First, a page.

This Is the End Review

This Is the End Review (Film, 2013)

Horror comedies, when done right, can provide all the visceral thrill of a great scary movie without any of the jump scares. Instead of flying for the ceiling, you start laughing at the huge horror set pieces because they’re intended to be completely absurd. It’s the joy of laughing at things that should scare the pants off you without having to shut off the good taste sensors and mock a terrible film.

This Is the End Hollywood

I was also shocked by how many celebrities showed up for this

This Is the End is horror comedy done right. Jay Baruchel has arrived in LA to spend the weekend with his old friend Seth Rogen. Jay’s not a big fan of the LA lifestyle but Seth insists on taking him to a wild party at James Franco’s new mansion. Everyone who’s anyone is there, downing alcohol and drugs and hiding in the corners for some intimate action. Jay and Seth make a quick run to the convenience store only to be confronted by the apocalypse. Armageddon is at hand and all the good people have been raptured. Naturally, Jay and Seth return to the party to see no one from Hollywood has disappeared in a funky blue light.

Seth Rogen, James Franco, and screenwriter Evan Goldberg have reunited for a spiritual sequel to Pineapple Express. This time, Rogen and Goldberg also take on directorial duties and created a really consistent tone and humor style that elevates This Is the End beyond mere self-parody.

Each major actor in the cast is playing a heightened version of themselves. James Franco and Seth Rogen are total potheads who want everyone to get along. Jay Baruchel is an almost unbearable cynic, reluctant to just go along with the distractions and jokes his fellow survivors use to cope with the end of the world. Jonah Hill, Danny McBride, and Craig Robinson round out the principal cast hiding out at the Franco mansion, protected only by duct tape and art ripped from the walls to block every door and window.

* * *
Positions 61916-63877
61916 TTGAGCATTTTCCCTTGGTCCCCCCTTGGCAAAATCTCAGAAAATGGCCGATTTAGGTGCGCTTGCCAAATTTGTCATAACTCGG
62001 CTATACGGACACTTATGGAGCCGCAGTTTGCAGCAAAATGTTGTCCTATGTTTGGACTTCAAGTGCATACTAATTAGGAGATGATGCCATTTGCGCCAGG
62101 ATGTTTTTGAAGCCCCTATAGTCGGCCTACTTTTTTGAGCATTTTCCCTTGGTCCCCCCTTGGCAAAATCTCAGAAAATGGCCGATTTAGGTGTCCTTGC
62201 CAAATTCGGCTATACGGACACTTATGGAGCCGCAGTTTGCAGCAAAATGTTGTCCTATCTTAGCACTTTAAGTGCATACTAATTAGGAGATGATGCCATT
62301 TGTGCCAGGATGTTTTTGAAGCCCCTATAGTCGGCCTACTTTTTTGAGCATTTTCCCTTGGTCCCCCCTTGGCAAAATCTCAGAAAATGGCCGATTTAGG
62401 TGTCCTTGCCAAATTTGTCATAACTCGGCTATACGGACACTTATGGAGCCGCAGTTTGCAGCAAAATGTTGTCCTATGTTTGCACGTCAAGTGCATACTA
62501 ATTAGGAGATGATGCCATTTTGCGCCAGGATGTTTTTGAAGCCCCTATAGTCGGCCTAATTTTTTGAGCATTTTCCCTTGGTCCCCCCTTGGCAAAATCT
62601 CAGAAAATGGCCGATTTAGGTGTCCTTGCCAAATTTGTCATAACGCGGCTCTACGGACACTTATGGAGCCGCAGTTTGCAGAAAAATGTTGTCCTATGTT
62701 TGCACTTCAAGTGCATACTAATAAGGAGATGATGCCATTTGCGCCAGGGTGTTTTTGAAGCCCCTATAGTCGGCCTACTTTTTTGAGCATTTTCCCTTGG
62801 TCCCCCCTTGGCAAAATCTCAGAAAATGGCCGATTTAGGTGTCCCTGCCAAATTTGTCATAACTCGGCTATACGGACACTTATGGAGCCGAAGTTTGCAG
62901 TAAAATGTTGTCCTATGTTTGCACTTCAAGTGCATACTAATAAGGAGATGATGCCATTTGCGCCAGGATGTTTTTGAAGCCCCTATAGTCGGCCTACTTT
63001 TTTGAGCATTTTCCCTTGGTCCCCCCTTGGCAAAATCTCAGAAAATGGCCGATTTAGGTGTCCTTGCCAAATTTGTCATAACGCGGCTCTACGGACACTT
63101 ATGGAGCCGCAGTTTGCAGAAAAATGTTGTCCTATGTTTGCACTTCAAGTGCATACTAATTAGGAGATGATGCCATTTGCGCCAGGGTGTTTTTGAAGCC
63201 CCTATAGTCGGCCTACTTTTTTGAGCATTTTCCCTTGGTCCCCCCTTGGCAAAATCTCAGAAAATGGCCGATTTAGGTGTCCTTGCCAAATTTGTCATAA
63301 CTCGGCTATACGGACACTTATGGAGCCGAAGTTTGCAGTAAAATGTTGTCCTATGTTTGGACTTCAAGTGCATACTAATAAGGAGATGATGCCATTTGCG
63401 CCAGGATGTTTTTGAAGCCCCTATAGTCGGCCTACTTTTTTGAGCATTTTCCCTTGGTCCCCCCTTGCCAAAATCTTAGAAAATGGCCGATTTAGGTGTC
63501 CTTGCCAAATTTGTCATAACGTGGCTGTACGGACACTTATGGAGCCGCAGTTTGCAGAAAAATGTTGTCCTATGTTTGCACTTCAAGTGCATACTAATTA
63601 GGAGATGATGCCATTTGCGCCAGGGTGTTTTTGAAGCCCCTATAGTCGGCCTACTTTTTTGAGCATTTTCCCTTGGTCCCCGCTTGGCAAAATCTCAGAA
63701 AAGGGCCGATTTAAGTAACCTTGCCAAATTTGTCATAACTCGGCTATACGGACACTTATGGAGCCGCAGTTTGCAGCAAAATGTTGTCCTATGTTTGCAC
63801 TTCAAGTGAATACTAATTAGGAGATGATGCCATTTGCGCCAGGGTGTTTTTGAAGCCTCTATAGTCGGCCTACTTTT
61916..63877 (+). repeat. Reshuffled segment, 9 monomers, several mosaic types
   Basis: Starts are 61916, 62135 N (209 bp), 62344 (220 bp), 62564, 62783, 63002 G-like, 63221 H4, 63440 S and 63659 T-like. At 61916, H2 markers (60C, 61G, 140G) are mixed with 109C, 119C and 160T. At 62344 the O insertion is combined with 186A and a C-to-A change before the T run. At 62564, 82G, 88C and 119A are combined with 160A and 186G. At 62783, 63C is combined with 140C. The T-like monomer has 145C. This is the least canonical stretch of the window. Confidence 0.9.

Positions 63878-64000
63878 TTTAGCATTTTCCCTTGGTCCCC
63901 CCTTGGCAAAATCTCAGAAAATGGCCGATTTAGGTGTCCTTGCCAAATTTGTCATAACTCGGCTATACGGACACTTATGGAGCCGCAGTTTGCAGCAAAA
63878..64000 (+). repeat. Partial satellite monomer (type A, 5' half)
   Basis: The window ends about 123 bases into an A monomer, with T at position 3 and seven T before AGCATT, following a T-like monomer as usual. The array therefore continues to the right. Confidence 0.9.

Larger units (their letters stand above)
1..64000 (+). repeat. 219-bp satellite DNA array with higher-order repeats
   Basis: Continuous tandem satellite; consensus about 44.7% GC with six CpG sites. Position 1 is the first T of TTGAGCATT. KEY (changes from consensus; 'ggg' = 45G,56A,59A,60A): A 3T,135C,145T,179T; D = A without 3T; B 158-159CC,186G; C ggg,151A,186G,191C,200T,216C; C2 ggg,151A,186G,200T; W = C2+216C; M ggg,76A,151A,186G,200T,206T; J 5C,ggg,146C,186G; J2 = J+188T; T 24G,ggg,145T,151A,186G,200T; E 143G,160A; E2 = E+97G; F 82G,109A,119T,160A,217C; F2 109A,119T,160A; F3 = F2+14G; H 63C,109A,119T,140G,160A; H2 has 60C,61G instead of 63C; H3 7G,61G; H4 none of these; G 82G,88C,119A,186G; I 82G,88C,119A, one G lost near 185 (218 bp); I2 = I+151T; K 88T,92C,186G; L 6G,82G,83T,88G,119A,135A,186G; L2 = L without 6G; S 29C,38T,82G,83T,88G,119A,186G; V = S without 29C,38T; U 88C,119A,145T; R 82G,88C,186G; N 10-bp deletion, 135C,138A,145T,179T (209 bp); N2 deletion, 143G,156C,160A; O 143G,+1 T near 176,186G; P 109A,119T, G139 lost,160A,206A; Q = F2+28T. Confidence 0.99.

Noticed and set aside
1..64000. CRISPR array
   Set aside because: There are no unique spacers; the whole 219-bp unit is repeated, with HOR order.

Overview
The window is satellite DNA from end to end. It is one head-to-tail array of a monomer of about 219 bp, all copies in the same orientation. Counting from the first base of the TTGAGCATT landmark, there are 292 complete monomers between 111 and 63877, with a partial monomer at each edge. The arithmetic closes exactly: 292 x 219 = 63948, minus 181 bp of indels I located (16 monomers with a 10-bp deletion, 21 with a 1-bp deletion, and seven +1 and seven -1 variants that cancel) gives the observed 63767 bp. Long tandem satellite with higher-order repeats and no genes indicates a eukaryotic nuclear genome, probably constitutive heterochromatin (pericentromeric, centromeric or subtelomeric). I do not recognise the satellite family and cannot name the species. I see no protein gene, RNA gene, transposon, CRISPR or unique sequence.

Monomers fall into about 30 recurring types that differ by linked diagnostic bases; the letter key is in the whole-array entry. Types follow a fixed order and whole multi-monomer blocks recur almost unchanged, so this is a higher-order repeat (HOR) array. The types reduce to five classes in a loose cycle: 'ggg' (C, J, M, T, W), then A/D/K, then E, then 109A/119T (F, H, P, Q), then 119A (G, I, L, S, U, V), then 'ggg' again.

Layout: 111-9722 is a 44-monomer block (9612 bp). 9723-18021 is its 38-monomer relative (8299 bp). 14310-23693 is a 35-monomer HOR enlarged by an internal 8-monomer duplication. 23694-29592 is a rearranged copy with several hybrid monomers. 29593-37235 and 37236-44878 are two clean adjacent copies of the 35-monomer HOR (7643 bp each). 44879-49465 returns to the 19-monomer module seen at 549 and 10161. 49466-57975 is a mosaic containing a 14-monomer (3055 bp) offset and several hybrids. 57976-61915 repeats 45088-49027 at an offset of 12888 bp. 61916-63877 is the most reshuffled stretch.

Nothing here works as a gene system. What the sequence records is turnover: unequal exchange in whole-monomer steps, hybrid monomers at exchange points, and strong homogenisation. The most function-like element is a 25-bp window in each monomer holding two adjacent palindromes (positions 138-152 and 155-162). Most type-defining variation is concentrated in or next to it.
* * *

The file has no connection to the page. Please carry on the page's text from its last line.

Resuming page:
This Is the End Emma Watson

I guess the Harry Potter books really were evil. Poor Emma Watson.

This Is the End has a very broad sense of humor. It’s filled with jokes about drugs, sex, alcohol, the actors’ careers, and disaster movie cliches. Yet, the comedy net so widely cast lands in just the right place for this story. Your watching a film about a group of people too rotten to be saved from the torture of hell erupting on earth. Why wouldn’t they behave so poorly and be completely oblivious to their actions the whole way through?

The structure of the screenplay is sound. Little bits and pieces are laid out in the first 15 minutes that define the direction of the rest of the film. The cast picks them up one by one, extending them to plot threads that weave together to form a very cohesive horror comedy about the end of the world. There’s even a really nice moral tucked away in the final few scenes that never preaches at the audience or pulls away from the creepy and campy style of the film.

This Is the End succeeds at what it sets out to do. It’s a funny horror film about the end of the world where the actors mock their own public identities for just under two hours. The film looks great and features strong visual effects to set the Hollywood hills on fire and raise demons from the earth’s core. This is not a particularly ambitious film and it doesn’t have much to say about the genre, celebrity, or any grander theme. It’s just well-executed popcorn entertainment.

Rating: 7/10

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